Even though summer’s officially over, a lot of outdoor fun can still be had in California's Eastern Sierras. Just 20 minutes north of Mammoth, on Highway 395, is the alpine town of June Lake at 7,621 feet. The village of 500 is surrounded on the south and west by 10,000-foot peaks, high desert plains to the north, and a dormant chain of volcanoes to the east. Fall trout fishermen, hunters, and backpackers will still find relaxing outdoor adventures.
The four lakes that make up the June Lake Loop – June, Gull, Silver and Grant – will be well stocked for shore and boat fishermen up to the close of the season on November 15. But by that time, locals are praying for an early snow, as the village's economy is dependent on a mid-December opening of ski season.
This past summer's newest attraction was the opening of the June Mountain chairlifts, where one could ride to the top of the ski mountain – 10,090 feet – and take in the panoramic views for miles in any direction. ($10 adults, $5 kids.) Open only around lunch hours, the lodge restaurant at the top of June Mountain served hot sandwiches, pastas and burgers, along with a full bar, at nominal prices. The menu was surprisingly more gourmet than the average skier would find in winter operations.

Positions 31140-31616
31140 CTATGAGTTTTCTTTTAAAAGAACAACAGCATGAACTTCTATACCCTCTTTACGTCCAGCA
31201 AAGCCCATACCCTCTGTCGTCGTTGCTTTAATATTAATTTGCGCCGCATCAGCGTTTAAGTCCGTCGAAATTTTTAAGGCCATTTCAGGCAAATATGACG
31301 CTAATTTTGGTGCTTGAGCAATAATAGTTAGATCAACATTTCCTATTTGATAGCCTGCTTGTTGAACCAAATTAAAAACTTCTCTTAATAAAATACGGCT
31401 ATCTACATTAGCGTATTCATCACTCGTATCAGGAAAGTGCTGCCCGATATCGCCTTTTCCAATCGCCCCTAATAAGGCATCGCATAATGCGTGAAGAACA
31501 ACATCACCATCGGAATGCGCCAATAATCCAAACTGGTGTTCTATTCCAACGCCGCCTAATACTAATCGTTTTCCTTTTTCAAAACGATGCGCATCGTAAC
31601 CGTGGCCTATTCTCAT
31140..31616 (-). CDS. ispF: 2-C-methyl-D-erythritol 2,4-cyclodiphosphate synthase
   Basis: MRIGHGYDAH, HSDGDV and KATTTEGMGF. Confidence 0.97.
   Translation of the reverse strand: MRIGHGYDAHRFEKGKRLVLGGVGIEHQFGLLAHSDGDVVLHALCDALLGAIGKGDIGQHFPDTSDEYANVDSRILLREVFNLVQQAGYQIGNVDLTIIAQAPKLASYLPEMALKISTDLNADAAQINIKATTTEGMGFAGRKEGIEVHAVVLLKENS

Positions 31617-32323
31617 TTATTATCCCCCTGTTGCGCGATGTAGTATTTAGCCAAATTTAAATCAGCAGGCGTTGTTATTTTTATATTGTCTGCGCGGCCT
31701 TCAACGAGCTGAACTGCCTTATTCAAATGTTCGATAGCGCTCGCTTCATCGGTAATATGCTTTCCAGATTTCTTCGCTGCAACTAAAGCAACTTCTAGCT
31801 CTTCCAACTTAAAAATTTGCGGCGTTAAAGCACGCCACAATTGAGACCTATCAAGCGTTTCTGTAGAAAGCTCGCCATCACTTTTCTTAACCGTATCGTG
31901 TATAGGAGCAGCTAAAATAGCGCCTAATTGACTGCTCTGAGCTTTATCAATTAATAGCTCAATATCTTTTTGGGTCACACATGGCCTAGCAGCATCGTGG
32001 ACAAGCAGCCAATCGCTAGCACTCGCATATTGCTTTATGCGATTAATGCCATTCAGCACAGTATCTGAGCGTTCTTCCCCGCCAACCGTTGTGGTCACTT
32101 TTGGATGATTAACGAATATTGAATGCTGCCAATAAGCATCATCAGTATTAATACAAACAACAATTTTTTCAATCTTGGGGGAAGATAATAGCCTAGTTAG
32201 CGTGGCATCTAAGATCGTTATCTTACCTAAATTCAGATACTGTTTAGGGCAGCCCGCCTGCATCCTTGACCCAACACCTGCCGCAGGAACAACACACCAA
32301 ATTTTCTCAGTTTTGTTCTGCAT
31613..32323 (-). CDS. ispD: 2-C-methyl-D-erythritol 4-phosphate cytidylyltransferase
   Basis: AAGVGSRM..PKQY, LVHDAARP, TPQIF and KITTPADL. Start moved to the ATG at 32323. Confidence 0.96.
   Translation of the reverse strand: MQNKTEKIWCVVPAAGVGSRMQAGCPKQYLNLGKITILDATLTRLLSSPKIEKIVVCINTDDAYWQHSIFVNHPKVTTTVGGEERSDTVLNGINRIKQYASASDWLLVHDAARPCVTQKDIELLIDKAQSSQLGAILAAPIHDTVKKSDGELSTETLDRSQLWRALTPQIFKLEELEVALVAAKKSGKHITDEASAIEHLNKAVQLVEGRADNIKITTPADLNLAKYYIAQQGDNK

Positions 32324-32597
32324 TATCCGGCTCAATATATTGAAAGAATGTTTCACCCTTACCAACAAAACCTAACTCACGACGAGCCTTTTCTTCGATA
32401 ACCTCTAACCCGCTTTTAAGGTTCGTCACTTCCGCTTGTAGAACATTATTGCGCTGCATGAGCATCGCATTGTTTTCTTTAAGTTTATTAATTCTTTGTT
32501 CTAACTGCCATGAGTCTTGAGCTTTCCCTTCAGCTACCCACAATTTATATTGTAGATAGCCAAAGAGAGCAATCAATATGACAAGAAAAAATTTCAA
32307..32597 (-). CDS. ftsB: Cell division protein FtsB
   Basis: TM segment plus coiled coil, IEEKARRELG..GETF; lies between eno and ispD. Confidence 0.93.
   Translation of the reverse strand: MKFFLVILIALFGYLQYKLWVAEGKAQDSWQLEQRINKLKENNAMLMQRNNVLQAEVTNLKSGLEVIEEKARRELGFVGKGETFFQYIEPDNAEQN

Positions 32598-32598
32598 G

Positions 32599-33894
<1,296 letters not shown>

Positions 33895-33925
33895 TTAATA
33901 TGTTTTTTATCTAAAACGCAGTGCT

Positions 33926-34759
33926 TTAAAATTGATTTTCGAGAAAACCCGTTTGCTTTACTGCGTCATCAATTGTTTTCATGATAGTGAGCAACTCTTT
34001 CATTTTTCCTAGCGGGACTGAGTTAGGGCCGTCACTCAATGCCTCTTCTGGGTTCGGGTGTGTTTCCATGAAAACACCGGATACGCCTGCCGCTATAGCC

On the day we visited, as we enjoyed our lunch overlooking the lakes basin, known as Horseshoe Canyon, we spotted three bald eagles circling below – a mom and two fledglings – soaring beneath us. The trio made their home this summer on tall pine trees down-canyon at Silver Lake. For the last several years, bald eagles have been spotted in the June Lake area, but this is the first year they’ve been visible on a daily basis.
Based on the large number of visitors that took the summer lift this year, June Mountain has applied to the Forest Service for permits to also operate mountain bike trails next summer. Unfortunately for fall visitors, the lift closes after Labor Day, as the mountain gets ready for winter skiing.
What will be a surprise to many fall campers who regularly visit the area is the premature closure of the popular Silver Lake campground (which usually stays open to November 1). The campground was closed after Labor Day to finally fix two years of problems with the improper installation of upgraded, prefabbed restrooms and showers.